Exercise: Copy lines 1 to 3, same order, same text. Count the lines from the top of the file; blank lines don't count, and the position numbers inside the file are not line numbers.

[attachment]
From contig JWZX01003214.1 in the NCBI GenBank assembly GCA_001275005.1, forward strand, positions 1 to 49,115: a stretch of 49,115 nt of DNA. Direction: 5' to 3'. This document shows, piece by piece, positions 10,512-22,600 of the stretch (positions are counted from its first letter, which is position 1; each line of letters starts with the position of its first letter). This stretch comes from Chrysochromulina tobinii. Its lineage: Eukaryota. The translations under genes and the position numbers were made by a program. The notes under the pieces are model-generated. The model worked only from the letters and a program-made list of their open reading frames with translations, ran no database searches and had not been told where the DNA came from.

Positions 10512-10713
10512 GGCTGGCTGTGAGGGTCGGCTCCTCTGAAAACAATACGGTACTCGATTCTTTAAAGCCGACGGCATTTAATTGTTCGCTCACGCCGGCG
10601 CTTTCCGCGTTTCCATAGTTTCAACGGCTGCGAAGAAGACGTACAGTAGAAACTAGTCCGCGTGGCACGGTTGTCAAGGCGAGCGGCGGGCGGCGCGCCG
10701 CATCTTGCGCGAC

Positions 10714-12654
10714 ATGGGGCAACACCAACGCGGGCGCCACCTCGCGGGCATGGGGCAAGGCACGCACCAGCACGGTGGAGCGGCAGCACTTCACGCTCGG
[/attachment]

From contig JWZX01003214.1 in the NCBI GenBank assembly GCA_001275005.1, forward strand, positions 1 to 49,115: a stretch of 49,115 nt of DNA. Direction: 5' to 3'. This document shows, piece by piece, positions 10,512-22,600 of the stretch (positions are counted from its first letter, which is position 1; each line of letters starts with the position of its first letter). This stretch comes from Chrysochromulina tobinii. Its lineage: Eukaryota. The translations under genes and the position numbers were made by a program. The notes under the pieces are model-generated. The model worked only from the letters and a program-made list of their open reading frames with translations, ran no database searches and had not been told where the DNA came from.

Positions 10512-10713
10512 GGCTGGCTGTGAGGGTCGGCTCCTCTGAAAACAATACGGTACTCGATTCTTTAAAGCCGACGGCATTTAATTGTTCGCTCACGCCGGCG